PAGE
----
Monks Head

Several small sandstone quarries were worked in Monks Head, Antigonish County, at the time of the building of the Intercolonial Railway (1860s-1870s). The quarries also provided stone from time to time for local building in Pomquet and other communities in the vicinity.

According to a 1914 report, extraction took place in three areas on a hill on the properties of John Dolores and Alex Beaton – on the shore, on the road and top of the hill.

At the shore, a small amount of stone was extracted from a working face 6-8 feet tall.

Extraction by the road took place about a quarter of a mile further west, at an elevation of about 20 feet above the water.

The site on top of the hill was the most significant but it, too, was small and by the time of the 1914 report the workings were overgrown with vegetation.

The sandstone at Monks Head was not good enough quality to be used as fine building stone, which requires attractive, solid stone without faults in it. However, it was durable and some large blocks were extracted for building purposes. Some blocks eight feet long were still at the site in 1914.

There are countless small, historical quarries like these throughout Nova Scotia that helped build the province but about which little is known.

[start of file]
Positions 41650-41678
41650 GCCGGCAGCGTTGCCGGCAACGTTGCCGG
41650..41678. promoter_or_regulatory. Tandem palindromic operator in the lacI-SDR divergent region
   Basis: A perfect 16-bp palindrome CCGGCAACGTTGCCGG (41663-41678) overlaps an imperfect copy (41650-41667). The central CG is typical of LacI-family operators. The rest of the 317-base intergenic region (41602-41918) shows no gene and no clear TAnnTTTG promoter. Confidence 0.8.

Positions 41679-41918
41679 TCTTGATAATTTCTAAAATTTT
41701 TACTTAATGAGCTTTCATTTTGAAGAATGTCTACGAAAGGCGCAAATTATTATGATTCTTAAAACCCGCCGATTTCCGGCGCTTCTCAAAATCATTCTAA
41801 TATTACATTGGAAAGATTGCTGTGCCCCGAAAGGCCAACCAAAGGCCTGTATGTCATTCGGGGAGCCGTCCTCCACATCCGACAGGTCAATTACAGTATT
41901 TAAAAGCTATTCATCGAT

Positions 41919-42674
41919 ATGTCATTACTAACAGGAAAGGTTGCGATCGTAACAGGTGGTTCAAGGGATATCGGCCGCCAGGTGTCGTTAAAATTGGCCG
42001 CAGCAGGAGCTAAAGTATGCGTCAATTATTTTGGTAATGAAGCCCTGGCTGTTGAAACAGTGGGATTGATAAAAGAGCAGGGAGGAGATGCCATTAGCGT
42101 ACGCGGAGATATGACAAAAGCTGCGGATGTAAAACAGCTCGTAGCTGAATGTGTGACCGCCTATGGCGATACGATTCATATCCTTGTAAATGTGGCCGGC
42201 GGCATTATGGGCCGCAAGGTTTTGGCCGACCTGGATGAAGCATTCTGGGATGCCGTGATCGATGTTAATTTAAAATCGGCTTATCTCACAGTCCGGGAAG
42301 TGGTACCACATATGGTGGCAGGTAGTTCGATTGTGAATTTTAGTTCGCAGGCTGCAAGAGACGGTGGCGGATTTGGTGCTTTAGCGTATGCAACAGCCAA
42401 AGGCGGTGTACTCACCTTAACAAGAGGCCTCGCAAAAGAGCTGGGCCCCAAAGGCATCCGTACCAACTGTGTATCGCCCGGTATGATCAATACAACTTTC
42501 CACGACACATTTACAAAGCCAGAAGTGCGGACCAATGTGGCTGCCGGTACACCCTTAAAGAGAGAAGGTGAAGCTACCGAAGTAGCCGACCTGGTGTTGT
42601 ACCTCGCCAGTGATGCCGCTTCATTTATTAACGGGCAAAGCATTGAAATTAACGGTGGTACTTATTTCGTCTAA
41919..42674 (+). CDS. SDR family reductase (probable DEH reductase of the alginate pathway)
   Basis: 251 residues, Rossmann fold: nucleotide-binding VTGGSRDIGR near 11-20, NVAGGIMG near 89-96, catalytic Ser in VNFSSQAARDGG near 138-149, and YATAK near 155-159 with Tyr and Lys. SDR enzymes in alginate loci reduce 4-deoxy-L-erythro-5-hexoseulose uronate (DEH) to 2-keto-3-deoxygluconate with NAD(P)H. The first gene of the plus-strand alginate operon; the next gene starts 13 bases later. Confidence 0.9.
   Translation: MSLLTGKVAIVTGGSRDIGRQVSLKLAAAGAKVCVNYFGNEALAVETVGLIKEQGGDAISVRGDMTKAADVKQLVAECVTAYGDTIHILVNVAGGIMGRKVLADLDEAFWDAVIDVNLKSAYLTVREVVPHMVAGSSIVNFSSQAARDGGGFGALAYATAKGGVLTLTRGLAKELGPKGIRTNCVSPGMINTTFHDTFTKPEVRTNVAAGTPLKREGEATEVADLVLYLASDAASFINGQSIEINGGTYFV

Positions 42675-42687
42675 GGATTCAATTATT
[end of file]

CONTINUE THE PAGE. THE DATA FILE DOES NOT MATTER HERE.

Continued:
It was common historically for landowners to open small quarries to address their own needs or to provide relatively small amounts of stone for building in the local area. For example, a property owner might open a quarry on his land to get stone for building a home, a barn or rock walls. Farmers often quarried limestone because it sweetens soil (increases its pH) or gypsum because it is a fertilizer. (This is why farmers were the first to mine gypsum in Nova Scotia.)

Landowners could do this in the distant past because there were basically no environmental or safety regulations pertaining to quarrying – if you owned the land, you could quarry it.

Mining had more regulations than quarrying in the 1800s and early 1900s, but still very few and they were mostly focused on mineral ownership, claim staking and royalties – in other words, a legal framework for managing who mined and where they did it, not for addressing things like environmental impacts. This partly stemmed from the fact that minerals are owned by the Crown, so governments had good reason to regulate mining to protect their own interests.

Today, mines and quarries have substantively the same, very stringent regulatory regime. In the 1990s, Nova Scotia started doing environmental assessments and better-regulating industrial projects to protect the environment. A mine’s environmental assessment often takes 3-5 years and costs over a million dollars. It generates dozens of scientific studies and governments often ask for even more studies and data - proof of how stringently modern mining is regulated to protect the environment and how different standards are today from historical periods.